The Motley Fool Discussion Boards
Investing/Strategies / Retirement Investing
|Subject: Re: 77 years old- Just sold 1st. Home||Date: 1/15/2001 8:00 PM|
|Author: JAFO31||Number: 27211 of 74536|
jfinegan: "My mom is 77 years old and has just sold the first home she ever owned. She will realize a net-after tax ammount of roughly $330,000.
Her monthly social security and pension payments will cover her new apartment rental plus utilities.- @$1800.
Question- In order to have a supplemental monthly income from her $330,000, what would be the best vehicle?
Fixed Annuities scare me due to high fees and CD rates have just gone down.
How can she maximize earnings on her principal and still receive a monthly payment of @ $2500.
PS- she will need to access the new cash immediately."
I dislike being the bearer of bad news, but unless there are other assets invovled, this does not look that good.
By my calculation, $2500/month = 30k/year AND 30k/330k = 9.09% withdrawal rate. Even for only a 10-year horizon, the the largest "safe" withdrawal rate discussed on the Retire Early Home Page (URLs provided below) is 8.47%.
go to Retire Early Study on Safe Withdrawal rates.
The RE study assumes that the witdrawal amount is inflation adjusted annually. If your mother will stick at $2500/month and not require annual inflation adjustments, that would buy you some cushion.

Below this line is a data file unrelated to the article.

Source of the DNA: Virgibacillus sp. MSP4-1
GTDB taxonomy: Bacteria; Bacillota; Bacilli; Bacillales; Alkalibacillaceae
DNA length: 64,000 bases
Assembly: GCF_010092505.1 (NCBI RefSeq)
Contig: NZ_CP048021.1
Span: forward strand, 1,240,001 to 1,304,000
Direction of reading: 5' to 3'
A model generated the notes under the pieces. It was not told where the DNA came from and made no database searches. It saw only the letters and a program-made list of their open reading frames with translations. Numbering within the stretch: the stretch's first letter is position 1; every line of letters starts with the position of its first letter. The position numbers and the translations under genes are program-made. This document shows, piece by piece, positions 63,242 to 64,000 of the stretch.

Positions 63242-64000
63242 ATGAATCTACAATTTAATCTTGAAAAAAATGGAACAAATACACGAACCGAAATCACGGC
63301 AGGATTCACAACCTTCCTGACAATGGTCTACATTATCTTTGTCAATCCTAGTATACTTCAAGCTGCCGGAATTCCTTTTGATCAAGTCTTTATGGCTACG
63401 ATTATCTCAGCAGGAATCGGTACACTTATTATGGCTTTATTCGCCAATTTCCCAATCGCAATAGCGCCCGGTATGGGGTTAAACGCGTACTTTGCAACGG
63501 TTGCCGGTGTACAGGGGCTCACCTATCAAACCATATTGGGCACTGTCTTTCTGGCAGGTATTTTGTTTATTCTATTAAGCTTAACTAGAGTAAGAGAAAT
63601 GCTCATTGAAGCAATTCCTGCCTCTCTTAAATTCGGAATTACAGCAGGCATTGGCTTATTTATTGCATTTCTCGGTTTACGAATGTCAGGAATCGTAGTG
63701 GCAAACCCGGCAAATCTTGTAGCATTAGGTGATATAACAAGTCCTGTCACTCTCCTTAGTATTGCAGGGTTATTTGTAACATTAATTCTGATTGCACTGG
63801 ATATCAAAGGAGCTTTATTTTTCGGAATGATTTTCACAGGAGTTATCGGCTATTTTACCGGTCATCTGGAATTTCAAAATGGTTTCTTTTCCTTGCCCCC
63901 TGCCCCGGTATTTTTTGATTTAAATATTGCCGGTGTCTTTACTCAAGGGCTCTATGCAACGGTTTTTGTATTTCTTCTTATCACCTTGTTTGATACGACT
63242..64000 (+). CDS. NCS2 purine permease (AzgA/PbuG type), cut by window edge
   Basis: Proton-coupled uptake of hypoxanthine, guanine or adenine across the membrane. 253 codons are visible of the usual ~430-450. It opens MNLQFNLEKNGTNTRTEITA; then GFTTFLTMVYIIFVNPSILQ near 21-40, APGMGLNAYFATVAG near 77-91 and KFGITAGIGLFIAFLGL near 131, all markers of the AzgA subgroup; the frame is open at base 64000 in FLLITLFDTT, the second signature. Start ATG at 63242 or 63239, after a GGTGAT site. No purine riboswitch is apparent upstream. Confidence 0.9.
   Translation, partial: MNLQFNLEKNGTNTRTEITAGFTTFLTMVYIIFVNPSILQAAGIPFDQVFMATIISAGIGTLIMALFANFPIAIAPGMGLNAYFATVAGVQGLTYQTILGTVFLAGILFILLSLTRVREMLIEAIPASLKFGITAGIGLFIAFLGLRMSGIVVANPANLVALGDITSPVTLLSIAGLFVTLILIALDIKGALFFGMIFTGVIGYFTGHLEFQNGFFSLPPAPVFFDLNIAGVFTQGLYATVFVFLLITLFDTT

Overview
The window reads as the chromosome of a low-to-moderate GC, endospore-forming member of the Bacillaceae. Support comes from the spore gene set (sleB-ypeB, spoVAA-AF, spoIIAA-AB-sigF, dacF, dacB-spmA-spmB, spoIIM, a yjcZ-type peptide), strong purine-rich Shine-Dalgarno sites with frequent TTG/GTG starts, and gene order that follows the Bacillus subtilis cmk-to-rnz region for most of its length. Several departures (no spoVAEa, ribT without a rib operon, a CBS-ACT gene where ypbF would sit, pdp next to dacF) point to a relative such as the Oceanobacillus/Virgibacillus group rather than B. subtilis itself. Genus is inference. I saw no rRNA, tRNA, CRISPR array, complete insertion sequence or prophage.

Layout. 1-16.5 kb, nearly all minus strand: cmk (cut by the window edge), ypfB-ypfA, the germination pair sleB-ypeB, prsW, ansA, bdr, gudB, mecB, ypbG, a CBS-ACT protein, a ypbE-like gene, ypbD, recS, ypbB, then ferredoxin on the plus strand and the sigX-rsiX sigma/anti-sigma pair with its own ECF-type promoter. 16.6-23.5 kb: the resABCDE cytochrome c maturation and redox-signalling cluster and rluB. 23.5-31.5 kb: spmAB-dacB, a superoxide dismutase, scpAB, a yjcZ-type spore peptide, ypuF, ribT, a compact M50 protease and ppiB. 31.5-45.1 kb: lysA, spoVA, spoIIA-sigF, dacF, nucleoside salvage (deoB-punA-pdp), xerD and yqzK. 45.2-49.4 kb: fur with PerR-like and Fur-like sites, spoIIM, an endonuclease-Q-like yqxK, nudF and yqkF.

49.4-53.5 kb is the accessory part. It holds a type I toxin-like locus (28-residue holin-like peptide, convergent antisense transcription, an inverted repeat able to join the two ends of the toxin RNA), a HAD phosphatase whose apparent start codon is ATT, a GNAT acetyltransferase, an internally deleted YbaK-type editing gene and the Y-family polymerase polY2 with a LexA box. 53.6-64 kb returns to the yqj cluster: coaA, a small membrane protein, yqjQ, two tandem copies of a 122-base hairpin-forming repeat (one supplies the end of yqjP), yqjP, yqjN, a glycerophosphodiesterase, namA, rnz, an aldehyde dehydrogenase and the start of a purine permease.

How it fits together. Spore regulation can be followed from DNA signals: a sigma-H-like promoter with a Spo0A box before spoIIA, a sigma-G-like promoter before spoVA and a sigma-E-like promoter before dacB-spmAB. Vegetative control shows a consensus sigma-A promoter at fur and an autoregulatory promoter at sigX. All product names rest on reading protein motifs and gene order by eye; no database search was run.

Using PPI to inflate, puts the 9.09% withdrawal rate somewhere between 90% and 95% survivable (and I am guessing closer to 90%) while using CPI-U to inflate puts the survivability rate at almost 98%.
OTOH, the RE study assumes a portfolio at the efficient frontier for the appropriate timeframe and realtively low expenses for the funds - deviation from either would work against you.
In addition, 10 years makes your mother 87 years old. If your mother is generally healthy, and especially if she comes from long-lived stock, that time frame may be too short. At 20-year horizons, anything much over 5.7% withdrawal rate places you below the 90% survival rate.
Much of this is a question of personal risk aversion, and I cannot know your aversion or your mother's aversion. I suggest that you do much reading at the REHP (especially to understand the studies and rates because at some level no rate is truly 100% safe) and then if you have questions, you may wish to skim the Retire Early board (in Speakers' Corner) or post there. The author of the REHP posts as 'intercst' on the TMF boards.
Hope this helps. Regards, JAFO
|Copyright 1996-2014 trademark and the "Fool" logo is a trademark of The Motley Fool, Inc. Contact Us|